The storage market has gradually been using more and more flash to increase speed and lower cost for high I/O workloads. Think FAST VP or FAST Cache in a VNX or SSDs in an Isilon for metadata acceleration. A little bit of flash comes a long way. But as soon as you need enormous amounts of flash, you start running into problems. The “traditional” systems were designed in an era where flash wasn’t around or extremely expensive and thus simply weren’t designed to cope with the huge throughput that flash can deliver. As a result, if you add too much flash to a system, components that previously (with mechanical disks) never were a bottleneck now start to clog up your system. To accommodate for this increased usage of flash drives the VNX system was recently redesigned and is now using MCx to remove the CPU bottleneck. But what if you need even more performance at low latency? Enter EMC XtremIO, officially GA as of November 14th 2013!
XtremIO is an 100% all-flash, scale-out, enterprise storage array. It was designed from the ground up to fully utilize flash for maximum performance and consistent low latency (we’ll get into the consistent part later). An XtremIO array consists of building blocks (or X-Bricks) in a clustered set-up. A single X-Brick is comprised of:
One 2U Disk Array Enclosure (DAE), containing:
- 25 eMLC SSDs
- Two redundant power supply units (PSUs)
- Two redundant SAS interconnect modules
- One Battery Backup Unit
- Two 1U Storage Controllers (redundant storage processors). Each Storage Controller includes:
- Two redundant power supply units (PSUs)
- Two 8Gb/s Fibre Channel (FC) ports
- Two 10GbE iSCSI ports
- Two 40Gb/s InfiniBand ports
- One 1Gb/s management/IPMI port
- NO proprietary hardware! -> this speeds up the hardware update cycle since commodity hardware is used.
One X-Brick delivers approximately 250,000 IOps (assuming fully random 4KB read IOps) or 150,000 IOps for a fully random, 4KB, 50/50 Read/Write workload. An X-Brick has 10TB of physical capacity which translates to 7.3TB of usable storage; the rest is used for internal house-keeping. Mind you, that’s without deduplication which we’ll cover later. LUNs are active/active (no ALUA needed) and response time is less than 1 millisecond.
About that performance and response time: XtremIO prides itself on consistent, predictable performance. If you’ve used SSDs before you might be aware of the write performance penalty once a drive fills up. Most drives and arrays employ some sort of garbage collection to physically erase deleted data and free up the space. This free space is then consolidated, creating new full stripes to write to. The downside is that this garbage collect creates a lot of read and write IO on your array which results in a performance drop. Since the XtremIO system can handle partial stripe writes and thus doesn’t need a garbage collect process, the performance is consistent and the same for a new, empty array and a used, 97% full array. And in an enterprise array, you want consistent behaviour!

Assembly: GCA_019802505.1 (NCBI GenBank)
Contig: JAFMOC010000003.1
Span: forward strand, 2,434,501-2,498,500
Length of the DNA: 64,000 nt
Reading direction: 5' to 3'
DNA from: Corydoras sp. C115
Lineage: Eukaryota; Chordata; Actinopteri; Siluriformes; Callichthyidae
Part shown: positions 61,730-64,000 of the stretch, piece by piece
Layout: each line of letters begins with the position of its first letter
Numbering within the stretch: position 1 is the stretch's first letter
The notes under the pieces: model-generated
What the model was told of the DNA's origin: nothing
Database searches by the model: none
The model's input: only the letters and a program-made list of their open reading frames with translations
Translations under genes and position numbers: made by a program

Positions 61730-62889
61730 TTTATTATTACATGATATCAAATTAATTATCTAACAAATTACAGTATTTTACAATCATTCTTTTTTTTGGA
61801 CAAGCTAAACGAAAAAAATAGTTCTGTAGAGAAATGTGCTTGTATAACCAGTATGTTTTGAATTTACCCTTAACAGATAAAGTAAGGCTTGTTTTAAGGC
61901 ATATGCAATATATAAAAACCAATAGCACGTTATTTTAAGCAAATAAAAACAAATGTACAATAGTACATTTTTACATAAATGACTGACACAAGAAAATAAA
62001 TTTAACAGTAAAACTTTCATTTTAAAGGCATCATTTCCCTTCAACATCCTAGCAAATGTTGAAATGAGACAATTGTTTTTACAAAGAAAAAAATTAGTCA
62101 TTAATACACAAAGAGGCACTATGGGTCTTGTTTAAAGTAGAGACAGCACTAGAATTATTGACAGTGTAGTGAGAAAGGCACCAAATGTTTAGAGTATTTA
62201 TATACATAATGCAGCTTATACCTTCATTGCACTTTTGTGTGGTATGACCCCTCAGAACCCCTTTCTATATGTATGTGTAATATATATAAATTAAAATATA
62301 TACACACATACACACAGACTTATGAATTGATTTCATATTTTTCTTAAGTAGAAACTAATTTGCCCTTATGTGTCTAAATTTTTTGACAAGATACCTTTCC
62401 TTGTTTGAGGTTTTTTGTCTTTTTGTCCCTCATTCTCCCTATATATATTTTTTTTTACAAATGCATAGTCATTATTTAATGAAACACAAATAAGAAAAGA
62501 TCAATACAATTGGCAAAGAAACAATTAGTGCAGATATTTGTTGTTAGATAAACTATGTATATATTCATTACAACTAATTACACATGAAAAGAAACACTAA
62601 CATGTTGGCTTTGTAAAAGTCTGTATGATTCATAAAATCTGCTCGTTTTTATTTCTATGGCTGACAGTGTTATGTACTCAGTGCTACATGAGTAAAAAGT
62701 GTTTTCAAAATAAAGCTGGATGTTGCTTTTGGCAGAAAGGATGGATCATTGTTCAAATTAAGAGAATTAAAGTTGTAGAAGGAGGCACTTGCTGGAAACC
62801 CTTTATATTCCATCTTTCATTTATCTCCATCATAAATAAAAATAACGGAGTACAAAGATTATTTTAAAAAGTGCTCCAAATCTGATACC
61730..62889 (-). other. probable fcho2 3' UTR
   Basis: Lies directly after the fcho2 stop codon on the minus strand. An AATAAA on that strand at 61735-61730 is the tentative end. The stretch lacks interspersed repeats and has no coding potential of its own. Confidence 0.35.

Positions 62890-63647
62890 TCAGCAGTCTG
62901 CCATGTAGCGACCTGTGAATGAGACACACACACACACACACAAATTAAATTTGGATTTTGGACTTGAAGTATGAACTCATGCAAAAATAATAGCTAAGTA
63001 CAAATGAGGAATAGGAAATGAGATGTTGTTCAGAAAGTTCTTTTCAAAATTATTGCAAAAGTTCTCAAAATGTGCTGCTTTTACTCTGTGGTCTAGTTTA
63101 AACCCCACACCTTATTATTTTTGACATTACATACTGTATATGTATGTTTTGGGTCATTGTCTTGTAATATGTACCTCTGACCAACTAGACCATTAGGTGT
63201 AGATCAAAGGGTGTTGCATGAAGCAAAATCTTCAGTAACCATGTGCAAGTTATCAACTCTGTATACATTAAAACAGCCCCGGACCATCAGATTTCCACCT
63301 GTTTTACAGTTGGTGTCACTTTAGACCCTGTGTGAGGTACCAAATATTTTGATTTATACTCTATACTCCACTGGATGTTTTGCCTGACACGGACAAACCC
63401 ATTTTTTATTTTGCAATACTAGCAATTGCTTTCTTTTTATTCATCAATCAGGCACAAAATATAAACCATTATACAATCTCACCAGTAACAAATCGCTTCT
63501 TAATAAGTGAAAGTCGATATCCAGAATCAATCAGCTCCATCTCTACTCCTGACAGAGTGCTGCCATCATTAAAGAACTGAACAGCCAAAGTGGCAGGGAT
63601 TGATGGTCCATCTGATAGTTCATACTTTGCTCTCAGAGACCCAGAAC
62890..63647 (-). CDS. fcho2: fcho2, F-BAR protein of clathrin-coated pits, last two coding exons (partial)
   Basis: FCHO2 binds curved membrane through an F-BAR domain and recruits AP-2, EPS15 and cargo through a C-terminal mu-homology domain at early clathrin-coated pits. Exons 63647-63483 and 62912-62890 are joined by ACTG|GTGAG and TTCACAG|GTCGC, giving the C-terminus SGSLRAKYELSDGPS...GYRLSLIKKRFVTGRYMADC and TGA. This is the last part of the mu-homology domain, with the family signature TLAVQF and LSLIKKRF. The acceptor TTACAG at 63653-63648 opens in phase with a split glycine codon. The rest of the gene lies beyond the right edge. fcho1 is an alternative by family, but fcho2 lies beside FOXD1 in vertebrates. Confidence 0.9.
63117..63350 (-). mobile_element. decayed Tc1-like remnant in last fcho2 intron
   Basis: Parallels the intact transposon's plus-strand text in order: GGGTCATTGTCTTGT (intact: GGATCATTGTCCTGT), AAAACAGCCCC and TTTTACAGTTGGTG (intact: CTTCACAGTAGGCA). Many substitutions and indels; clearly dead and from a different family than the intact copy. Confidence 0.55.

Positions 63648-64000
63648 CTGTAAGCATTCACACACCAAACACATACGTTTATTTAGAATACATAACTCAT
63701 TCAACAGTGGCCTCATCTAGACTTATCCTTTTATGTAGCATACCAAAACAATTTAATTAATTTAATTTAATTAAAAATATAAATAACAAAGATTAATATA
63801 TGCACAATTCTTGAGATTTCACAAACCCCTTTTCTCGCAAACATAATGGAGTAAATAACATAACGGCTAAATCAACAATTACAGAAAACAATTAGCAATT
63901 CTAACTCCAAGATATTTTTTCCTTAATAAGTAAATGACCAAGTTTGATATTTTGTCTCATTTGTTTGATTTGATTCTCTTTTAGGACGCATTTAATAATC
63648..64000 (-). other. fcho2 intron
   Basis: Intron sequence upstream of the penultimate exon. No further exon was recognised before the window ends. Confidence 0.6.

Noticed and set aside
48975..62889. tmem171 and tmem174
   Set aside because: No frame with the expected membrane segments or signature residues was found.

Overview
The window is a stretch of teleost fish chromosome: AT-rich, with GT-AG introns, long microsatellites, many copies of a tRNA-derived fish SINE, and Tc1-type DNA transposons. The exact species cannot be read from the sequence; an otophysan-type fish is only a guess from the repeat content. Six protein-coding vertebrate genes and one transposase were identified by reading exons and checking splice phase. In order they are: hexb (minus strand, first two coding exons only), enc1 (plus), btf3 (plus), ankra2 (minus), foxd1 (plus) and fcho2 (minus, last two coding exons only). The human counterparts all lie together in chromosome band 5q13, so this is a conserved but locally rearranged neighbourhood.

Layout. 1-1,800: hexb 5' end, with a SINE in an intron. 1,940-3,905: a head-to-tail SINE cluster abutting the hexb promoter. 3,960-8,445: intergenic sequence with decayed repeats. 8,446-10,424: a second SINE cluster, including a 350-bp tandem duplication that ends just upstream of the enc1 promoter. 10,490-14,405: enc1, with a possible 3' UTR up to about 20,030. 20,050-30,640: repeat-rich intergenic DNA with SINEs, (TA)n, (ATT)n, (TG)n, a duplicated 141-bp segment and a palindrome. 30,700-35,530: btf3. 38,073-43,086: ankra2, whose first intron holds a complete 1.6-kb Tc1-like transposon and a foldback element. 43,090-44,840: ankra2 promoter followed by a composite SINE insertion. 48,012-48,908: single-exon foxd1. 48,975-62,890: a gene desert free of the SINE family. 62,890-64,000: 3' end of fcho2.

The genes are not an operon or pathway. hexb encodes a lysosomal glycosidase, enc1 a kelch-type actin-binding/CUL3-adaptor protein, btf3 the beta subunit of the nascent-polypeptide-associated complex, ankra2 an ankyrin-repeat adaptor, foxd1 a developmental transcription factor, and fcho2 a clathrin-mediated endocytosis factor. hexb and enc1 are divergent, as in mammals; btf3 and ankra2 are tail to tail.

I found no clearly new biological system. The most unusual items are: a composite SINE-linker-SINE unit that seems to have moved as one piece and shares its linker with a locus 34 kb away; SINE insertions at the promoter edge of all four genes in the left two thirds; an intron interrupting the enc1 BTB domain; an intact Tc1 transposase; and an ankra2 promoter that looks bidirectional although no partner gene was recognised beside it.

Not enough? I mentioned scale-out right? Just add another X-Brick! They’re clustered together using redundant 40Gbit (QDR) Infiniband switches. Infiniband? Yeah that’s that technology that transfers a 4KB block between X-Bricks in 7 microseconds. Yes, you read that right.. microsecond, not millisecond! Infiniband is fast…
Currently you can add four X-Bricks to your XtremIO cluster. This limit is imposed for two reasons: bigger configs simply haven’t been fully tested yet and (allegedly) there isn’t any real commercial demand for >1 MILLION IOps yet! But that’s bound to change, and rumors about eight X-Brick clusters are circulating already…
Capacity wise, in January 2014 will see 20TB X-Bricks being announced which stretches the current 4 Brick clusters to 80TB physical capacity. No, we can’t mix different capacity X-Bricks in the same XtremeIO cluster just yet.
You might think: “Hey, Isilon is a scale-out cluster too! And it uses Infiniband! Are these products related?” Nope! Isilon is scale-out NAS, XtremIO is scale-out block. No code is shared between products, and there are currently no plans to consolidate code or technology.
Data is protected with XDP (XtremIO Data Protection) instead of RAID and stored in 4KB blocks. These blocks are assigned a hash or fingerprint (based on the SHA-1 algorithm), which is where the in-line deduplication feature comes in. Write the same block again and just the metadata is updated, which is stored in the 256GB of RAM per X-Brick. Real-world examples should see deduplication ratios between 3:1 and 10:1, so your 7,3TB usable physical capacity X-Brick houses between 22-73TB of logical data!
XtremIO is fully integrated with VAAI: apply the above deduplication example on a VM clone operation and you can see the advantages!
Availability wise, the XtremIO array ticks the necessary boxes: no single point of failure, a self-healing system with end-to-end data verification and non-disruptive updates. Monitor and manage it via the GUI, CLI, REST API or vSphere plugin. And it will play nicely with existing EMC products such as VPLEX, PowerPath and ESRS.
Stay tuned for additional information on XDP!